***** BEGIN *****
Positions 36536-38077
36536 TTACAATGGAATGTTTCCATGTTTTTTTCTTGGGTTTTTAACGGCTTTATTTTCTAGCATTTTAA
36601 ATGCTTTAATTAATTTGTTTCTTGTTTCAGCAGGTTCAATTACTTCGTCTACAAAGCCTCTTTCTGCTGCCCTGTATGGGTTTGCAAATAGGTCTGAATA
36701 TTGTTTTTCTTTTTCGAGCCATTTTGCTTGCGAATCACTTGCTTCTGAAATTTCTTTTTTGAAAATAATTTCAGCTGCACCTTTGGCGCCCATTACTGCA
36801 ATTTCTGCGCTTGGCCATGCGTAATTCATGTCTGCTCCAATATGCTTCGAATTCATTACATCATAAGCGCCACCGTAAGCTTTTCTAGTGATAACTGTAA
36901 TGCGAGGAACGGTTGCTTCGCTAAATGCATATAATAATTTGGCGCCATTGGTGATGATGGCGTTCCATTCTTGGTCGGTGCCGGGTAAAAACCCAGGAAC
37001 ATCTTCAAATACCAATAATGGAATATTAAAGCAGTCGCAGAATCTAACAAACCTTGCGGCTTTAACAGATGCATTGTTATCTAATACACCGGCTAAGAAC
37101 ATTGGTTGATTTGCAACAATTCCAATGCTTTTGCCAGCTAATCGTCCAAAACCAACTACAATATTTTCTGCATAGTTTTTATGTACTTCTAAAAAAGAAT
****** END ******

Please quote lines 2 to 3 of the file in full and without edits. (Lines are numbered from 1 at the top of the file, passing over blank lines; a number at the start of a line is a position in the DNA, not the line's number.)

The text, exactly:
36536 TTACAATGGAATGTTTCCATGTTTTTTTCTTGGGTTTTTAACGGCTTTATTTTCTAGCATTTTAA
36601 ATGCTTTAATTAATTTGTTTCTTGTTTCAGCAGGTTCAATTACTTCGTCTACAAAGCCTCTTTCTGCTGCCCTGTATGGGTTTGCAAATAGGTCTGAATA